My conversion to Haydn came about by two CDs that I treasure. Until I heard these two, the Zukerman on CBC Radio, for me (how wrong I was!) Haydn was the bombastic and loud composer of symphonies that seemed to overuse (to this idiot) the tympani. It was the third movement, very quiet it is, Menuetto of the 22nd Symphony that transported me (paradoxically, but I am not sure now) to the repetitive (but appealing to me) music of Steve Reich. The Menuetto seems to end here to begin there all over again, and it goes, on and on and is most lovely. The 7 movements (not the Introduzione or Conclusion) of Haydn’s Seven Last Words had lots of these almost endings and soft beginnings in a row.
 
The Destrubé/Pacific Baroque Orchestra (a smaller orchestra not a big symphonic one) CD introduced me to the quiet and more intimate Haydn. I am now a fan. If I had the money to donate to Early Music Vancouver I would with the stipulation of perhaps presenting the Missa in Angustiis ("Mass for troubled times") or "Nelson Mass" (Hob. XXII:11).

That there is no written record of the Bringhurst/Zwicky poems is a shame. My chances of ever hearing this work live again (but then I did hear it on Thursday at Green College!) are next to none. The same applies to all the baroque classics that Early Music Vancouver has brought to our Vancouver. Like Vancouver modern dance and the music of local new music composers it is stuff that will remain in my memory for a long time (in what remains in my 72 years of existence).


Robert Bringhurst


The concert was special for another reason. The instruments used were used in the manner of the 18th century. They had gut strings (sheathed more modernly in metal). You might have noticed that the violinists and the violist had no chin rests. These instruments, usually played in the smaller venues of the 18th century (the private chambers of kings and princes) were less loud than the beefed up instruments that followed in the 19th century and into our times. Many would say that the sound of baroque string instruments is warmer and more subtle. The difference between the baroque violins and the ones used for 19th to contemporary times are so different that Marc Destrubé told me that if he went to a Microcosmos String Quartet concert (he heads it) to play Britten and found himself with the baroque violin he would have to return home for the modern one.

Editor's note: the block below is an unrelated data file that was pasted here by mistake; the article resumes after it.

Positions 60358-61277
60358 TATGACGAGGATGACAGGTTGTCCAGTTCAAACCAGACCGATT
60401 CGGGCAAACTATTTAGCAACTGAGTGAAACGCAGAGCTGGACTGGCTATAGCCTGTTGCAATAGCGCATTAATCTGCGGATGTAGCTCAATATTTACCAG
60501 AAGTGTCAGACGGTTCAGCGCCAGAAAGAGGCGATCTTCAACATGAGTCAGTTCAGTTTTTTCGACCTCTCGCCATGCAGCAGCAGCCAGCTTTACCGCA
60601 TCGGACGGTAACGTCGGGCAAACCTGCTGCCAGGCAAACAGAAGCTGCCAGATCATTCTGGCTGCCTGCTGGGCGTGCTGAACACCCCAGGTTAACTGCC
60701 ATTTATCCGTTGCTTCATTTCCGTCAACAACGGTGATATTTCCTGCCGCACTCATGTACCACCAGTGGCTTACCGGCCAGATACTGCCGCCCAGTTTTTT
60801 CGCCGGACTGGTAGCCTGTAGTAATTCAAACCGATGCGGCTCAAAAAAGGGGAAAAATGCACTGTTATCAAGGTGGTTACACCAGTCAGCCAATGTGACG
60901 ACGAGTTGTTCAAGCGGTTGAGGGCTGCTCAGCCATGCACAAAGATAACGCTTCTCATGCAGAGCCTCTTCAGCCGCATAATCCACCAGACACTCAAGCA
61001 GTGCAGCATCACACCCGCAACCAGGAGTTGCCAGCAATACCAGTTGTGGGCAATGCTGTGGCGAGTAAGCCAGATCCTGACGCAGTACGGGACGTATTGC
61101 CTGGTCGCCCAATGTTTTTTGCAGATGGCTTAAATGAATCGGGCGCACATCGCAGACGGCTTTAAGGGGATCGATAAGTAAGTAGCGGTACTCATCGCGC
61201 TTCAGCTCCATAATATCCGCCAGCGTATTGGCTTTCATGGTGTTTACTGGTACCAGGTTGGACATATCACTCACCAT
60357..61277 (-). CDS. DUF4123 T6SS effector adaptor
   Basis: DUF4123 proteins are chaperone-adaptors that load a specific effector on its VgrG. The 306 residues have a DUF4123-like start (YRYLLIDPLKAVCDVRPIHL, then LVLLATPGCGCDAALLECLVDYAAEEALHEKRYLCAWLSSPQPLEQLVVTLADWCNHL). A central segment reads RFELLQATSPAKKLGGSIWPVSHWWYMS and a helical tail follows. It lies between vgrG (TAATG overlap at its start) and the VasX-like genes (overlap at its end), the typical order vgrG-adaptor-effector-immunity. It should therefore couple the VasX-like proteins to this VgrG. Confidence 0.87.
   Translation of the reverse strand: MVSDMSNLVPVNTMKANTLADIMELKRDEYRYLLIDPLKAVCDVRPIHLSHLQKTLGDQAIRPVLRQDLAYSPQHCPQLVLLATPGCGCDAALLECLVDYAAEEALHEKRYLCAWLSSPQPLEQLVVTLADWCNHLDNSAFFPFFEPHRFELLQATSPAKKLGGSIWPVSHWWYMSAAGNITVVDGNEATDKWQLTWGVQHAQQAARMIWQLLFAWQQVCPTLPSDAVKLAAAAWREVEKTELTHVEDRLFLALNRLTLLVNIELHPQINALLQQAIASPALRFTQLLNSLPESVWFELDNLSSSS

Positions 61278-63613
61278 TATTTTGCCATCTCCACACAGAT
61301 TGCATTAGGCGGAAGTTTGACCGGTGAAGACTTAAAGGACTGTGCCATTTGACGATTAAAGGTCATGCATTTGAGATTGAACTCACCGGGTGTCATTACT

I wondered about the metal endpin (I call it a spike) of Tanya Tomkins's cello. Usually to this amateur enthusiast this is how I discern the difference between the modern cello with endpin and the baroque without. I asked violist Stephen Creswell who explained that my idea that baroque cellos do not have endpins is not entirely correct. The endpin was known by the beginning of the 19th century. Tomkins's cello is indeed a baroque cello (Lockey Hill, London 1798) but she has the endpin (which Creswell said was usually ivory or wood) because of the added strain of not playing with an endpin if you have either a bad back or neck pains. It would seem that Tomkins's busy schedule has forced her to go with that endpin.


The harmonics that I heard Marc Destrubé play were explained thusly by Creswell:
 
As for harmonics, I perused the score frequently over the last week and never saw any indications from Haydn. I think Marc was performing in the moment, ad libitum.

Many years ago my friend, writer Les Wiseman told me, "Write about that which you know. And if you don't ask someone who knows." Stephen Creswell has weighed in why I may find links between that fave of mine Haydn's Symphony No 22 called the Philosopher the Last Seven Words:


Haydn’s Symphony No 22 in E-Flat major and his Opus 51 Seven Last words don't seem related by melody or any fragment of motive to me--but what is interesting is the timbre of the English horns and natural horns as scored in the minuet, with strings below in quarter notes, is something we seem to have replicated in Sonata II, with Marc's violin sounding a little like those English horns, as Tanya's cello anchored the sound with possibly some horn overtones, and the bow-stroke we were using, very dry and articulate, contributing as well.